Chabahar Port and associated transport networks critical for India’s connectivity project in Iran and Afghanistan

Published: July 16, 2020 9:05 AM

If India’s involvement in the rail project that would link the Chabahar port to regional land routes were to diminish, it would be a strategic setback for India.

Chabahar Port,  Zahedan, Tehran, Chabahar-Zahedan railroad, iran, Chabahar port project, INSTC, IRCON, regional connectivity projects, afghanistanIndian involvement in Chabahar dates back to a 2003 agreement between India and Iran to construct a port. (Reuters photo)

By Bappaditya Mukherjee

According to some media reports, Iran has decided to exclude India from the 628 km railroad project that links its port in Chabahar to Zahedan, Tehran. On the other hand, India has signalled that it is open to resuming its involvement in the project at a later date. The proposed Chabahar-Zahedan railroad is an extension of the Chabahar port project, completed in 2017 with India’s assistance. Located in a free trade zone, India has played a prominent role in the operation of the Chabahar port since its inception. If India’s involvement in the rail project that would link the Chabahar port to regional land routes were to diminish, it would be a strategic setback for India.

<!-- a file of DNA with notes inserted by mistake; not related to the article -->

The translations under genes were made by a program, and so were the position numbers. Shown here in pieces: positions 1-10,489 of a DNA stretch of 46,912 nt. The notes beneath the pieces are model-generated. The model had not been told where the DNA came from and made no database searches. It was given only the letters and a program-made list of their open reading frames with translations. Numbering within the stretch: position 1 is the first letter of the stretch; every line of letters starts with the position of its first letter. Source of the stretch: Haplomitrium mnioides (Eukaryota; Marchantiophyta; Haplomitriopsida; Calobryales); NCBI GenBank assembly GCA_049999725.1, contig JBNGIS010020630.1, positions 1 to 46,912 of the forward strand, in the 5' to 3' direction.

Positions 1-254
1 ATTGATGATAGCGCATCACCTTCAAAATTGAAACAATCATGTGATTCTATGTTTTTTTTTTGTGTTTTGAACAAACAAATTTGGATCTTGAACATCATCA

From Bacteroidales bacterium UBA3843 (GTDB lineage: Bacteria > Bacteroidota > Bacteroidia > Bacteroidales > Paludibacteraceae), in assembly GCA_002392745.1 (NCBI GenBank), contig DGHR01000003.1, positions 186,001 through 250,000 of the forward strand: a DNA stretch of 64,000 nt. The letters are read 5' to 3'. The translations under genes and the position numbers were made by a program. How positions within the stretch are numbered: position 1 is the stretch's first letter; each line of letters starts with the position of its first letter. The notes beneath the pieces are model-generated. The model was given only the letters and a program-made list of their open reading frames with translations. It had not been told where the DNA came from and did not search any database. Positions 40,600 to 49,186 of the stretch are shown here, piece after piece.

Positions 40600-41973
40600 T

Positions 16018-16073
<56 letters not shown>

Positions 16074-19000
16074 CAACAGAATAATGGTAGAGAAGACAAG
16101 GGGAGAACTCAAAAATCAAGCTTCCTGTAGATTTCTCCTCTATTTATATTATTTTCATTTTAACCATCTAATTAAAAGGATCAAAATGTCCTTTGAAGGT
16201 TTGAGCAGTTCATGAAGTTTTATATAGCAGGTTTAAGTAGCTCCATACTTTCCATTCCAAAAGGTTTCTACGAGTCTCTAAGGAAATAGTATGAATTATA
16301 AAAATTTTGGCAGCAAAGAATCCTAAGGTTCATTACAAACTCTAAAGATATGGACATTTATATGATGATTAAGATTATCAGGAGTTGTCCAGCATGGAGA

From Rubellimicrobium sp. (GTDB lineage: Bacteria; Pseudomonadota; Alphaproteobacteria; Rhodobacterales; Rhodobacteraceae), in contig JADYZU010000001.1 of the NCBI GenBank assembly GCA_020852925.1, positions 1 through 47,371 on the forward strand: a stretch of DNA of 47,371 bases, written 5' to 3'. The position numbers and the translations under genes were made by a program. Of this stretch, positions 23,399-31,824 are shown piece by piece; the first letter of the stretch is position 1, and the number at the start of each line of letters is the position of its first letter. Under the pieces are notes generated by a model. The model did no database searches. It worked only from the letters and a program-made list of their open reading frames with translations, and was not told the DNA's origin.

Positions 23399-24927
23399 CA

Indian involvement in Chabahar dates back to a 2003 agreement between India and Iran to construct a port. Given the deep mistrust in Indo-Pakistan relations, India decided to invest in regional connectivity projects like Chabahar that would bypass hostile Pakistani territory. The Chabahar port is particularly salient for India’s bilateral trade with landlocked Afghanistan which has traditionally been heavily constricted due to the latter’s dependence on Iran and Pakistan for access to the sea. The relative proximity of Iran’s Chabahar port to India’s west coast made it an attractive option for Indian policy makers to resolve this dilemma. The Chabahar port complements the 215-km Zaranj-Delaram highway built by India in Afghanistan. The Chabahar-Zahedan railroad is a crucial component of this regional transportation network as it cuts down travel time from the Chabahar port to the Iran-Afghanistan border. The bigger plan is to connect the Chabahar port to the proposed International North-South Transport Corridor (INSTC) to link Mumbai to Moscow by sea and land. The INSTC has the potential to open up a more reliable and cost-effective trade route for India to Europe, Russia and Central Asia.

Unfortunately, work on the Chabahar port project was delayed for several years. India’s risk-averse approach to the project was guided by the concern that it would attract the negative attention of the US that had been operating a tough sanctions regime on Iran for several years. In particular, India was unable to call the US’s bluff when it threatened to impose additional sanctions to penalize third-parties doing business with Iran. Indian actions seem to betray the deep rooted belief that the financial viability of the Chabahar port would be a function of the status of US-Iran relations.